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Washington Update: Financial Aid; Terrorism Insurance; GAO Reports

Senators have introduced major financial aid legislation in the new Congress: one bill would simplify the FAFSA form and the other would reform student loan repayment programs.

Both the House and Senate also voted to reauthorize the Terrorism Risk Insurance Act that expired at the end of last year. Additionally, the GAO released two reports on higher education and a coalition of universities and science societies are hosting the second year of “Making Our CASE,” a student science advocacy program.

Two Higher Education Bills Related to Financial Aid Introduced Last Week

The Senate Health, Education, Labor, and Pensions Committee Chairman Lamar Alexander (R-TN), along with a bipartisan group of Senators, introduced the Financial Aid Simplification and Transparency Act (FAST Act, S.108), legislation aimed at simplifying several aspects of the financial aid system. This legislation would replace the current Free Application for Financial Student Aid (FAFSA) form with a two question single postcard questionnaire called the “Student Aid Short Form.” Also, the FAST Act would enable the year-round use of Pell Grants for certain students, limit the amount a student is able to borrow based on enrollment, and simplify the process for repaying student loans. It would also result in the elimination of the Federal Supplemental Educational Opportunity Grant (SEOG) program, subsidized Stafford loans, and the Federal Perkins Loan program. More details on the legislation can be found on the Senate HELP Committee’s website.

Senator Angus King (I-ME) and several other senators introduced the Repay Act of 2015 (S.85). This legislation was originally introduced in the 113th Congress by Senator King and Senator Richard Burr (R-NC). This legislation would reform the current federal student loan repayment programs by combining them into two plans: a fixed repayment plan, based on a 10-year time span, and a single income-driven repayment option. Further information can be found on Senator King’s website.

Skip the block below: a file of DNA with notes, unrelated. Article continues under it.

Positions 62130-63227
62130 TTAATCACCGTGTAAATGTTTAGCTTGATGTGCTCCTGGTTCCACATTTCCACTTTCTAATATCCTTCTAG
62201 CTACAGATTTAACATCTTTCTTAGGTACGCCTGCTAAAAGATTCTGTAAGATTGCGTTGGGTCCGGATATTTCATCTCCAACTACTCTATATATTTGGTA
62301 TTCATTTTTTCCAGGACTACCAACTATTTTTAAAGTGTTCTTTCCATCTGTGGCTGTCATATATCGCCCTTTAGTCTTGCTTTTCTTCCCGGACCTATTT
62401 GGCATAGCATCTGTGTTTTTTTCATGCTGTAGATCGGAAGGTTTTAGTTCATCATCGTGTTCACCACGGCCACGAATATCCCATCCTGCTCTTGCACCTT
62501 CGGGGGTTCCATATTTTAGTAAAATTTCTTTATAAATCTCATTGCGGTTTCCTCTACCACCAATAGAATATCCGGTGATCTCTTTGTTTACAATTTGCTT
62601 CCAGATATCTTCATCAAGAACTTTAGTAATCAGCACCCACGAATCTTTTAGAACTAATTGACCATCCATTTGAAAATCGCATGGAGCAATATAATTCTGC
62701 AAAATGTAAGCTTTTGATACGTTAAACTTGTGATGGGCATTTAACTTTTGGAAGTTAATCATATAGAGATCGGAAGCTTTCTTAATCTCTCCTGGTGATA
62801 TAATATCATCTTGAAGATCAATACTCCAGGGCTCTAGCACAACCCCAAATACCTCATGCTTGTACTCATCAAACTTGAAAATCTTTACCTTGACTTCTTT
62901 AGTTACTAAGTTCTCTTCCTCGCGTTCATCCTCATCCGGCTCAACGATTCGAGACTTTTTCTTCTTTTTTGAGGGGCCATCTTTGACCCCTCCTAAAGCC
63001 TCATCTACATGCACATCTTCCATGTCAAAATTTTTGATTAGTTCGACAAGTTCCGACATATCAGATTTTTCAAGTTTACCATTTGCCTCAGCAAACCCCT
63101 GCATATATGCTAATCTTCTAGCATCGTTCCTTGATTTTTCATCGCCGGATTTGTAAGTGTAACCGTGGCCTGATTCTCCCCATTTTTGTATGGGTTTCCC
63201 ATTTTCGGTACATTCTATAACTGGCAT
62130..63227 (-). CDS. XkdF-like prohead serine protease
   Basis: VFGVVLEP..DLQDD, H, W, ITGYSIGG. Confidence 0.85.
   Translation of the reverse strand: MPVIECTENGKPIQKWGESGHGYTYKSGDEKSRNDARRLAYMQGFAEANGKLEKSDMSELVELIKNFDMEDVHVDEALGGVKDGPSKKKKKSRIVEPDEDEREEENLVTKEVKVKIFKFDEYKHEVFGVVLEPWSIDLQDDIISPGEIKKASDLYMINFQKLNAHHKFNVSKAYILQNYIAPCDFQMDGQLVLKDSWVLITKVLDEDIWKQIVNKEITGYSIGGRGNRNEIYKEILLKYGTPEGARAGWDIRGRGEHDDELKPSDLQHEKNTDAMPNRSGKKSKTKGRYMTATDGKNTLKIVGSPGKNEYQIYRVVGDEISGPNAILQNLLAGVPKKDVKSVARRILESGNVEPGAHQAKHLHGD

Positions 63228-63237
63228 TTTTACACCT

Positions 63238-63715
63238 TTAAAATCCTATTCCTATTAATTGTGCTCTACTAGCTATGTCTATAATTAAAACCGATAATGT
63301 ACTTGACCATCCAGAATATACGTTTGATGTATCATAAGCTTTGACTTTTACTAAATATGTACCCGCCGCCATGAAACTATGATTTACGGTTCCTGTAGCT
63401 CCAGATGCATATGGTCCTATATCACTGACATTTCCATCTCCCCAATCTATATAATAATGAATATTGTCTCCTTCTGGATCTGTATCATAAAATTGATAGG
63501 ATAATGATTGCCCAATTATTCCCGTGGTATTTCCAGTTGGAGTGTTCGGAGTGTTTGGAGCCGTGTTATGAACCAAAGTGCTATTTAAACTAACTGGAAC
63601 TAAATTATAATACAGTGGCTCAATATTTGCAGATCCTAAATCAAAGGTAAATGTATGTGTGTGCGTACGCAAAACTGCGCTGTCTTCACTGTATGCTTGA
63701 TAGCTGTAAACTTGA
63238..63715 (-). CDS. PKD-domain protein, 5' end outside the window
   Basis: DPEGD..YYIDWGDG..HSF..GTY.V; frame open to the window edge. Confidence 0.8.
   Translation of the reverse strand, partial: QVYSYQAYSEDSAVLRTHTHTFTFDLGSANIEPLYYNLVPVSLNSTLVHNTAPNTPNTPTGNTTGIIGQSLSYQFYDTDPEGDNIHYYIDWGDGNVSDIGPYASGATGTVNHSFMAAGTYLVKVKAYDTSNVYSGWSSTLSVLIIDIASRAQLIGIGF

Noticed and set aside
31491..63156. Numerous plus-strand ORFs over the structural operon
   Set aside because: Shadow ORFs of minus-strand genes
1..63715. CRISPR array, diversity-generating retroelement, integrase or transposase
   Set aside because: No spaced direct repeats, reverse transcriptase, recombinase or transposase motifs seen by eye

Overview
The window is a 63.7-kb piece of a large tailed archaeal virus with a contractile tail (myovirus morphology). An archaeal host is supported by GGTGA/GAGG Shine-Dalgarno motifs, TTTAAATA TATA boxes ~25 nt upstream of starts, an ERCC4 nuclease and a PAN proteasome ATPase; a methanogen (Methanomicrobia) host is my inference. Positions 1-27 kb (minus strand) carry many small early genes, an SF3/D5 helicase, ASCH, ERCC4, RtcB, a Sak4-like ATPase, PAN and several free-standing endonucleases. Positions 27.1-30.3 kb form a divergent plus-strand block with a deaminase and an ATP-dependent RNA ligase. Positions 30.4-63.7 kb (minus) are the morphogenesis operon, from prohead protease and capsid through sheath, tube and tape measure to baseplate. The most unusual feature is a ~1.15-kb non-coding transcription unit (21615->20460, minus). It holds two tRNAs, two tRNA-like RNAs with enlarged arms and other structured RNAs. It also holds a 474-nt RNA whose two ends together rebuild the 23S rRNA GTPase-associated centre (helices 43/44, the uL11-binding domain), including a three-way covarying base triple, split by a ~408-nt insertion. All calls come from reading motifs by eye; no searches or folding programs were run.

The FAST Act and Repay Act are expected to serve as the starting point for the legislation reauthorizing the Higher Education Act in the Senate later this year.

House and Senate Approve Reauthorization of Terrorism Risk Insurance Act; President Obama Signs Legislation

Earlier this year, the House of Representatives and Senate approved the Terrorism Risk Insurance Program Reauthorization Act of 2015, which reauthorizes the Terrorism Risk Insurance Program through the end of 2020. The Terrorism Risk Insurance Program provides compensation for certain losses resulting from an act of terror. President Obama signed the legislation into law this week.

In the 113th Congress, the House of Representatives passed the Terrorism Risk Insurance Program Reauthorization of 2014. In December 2014, APLU joined a group of higher education associations in sending a letter to all Senators urging them to approve the House-passed legislation. A copy of the letter can be found here. Because the Senate did not pass this legislation last congress, the insurance program expired on December 31, 2014.

Government Accountability Office Releases Two Reports Related to Higher Education

Late last year, the Government Accountability Office (GAO) released a report titled Higher Education: State Funding Trends and Policies on Affordability. This report was initiated to study how state policies affect affordability of higher education look at ways states can act to make college more affordable. A podcast is available here.

Also, the GAO released a report titled Higher Education: Education Should Strengthen Oversight of Schools and Accreditors. This report looks at accreditor sanctions for schools not in compliance, the likelihood accreditors will sanction schools with weaker student outcomes, and how the Department of Education uses accreditor sanction information for oversight. The report recommends that the Department of Education look at ways “to better assess whether accreditor standards effectively address academic quality.” The Department of Education plans to address the recommendations.

  • College Costs, Tuition & Financial Aid
  • Council on Governmental Affairs

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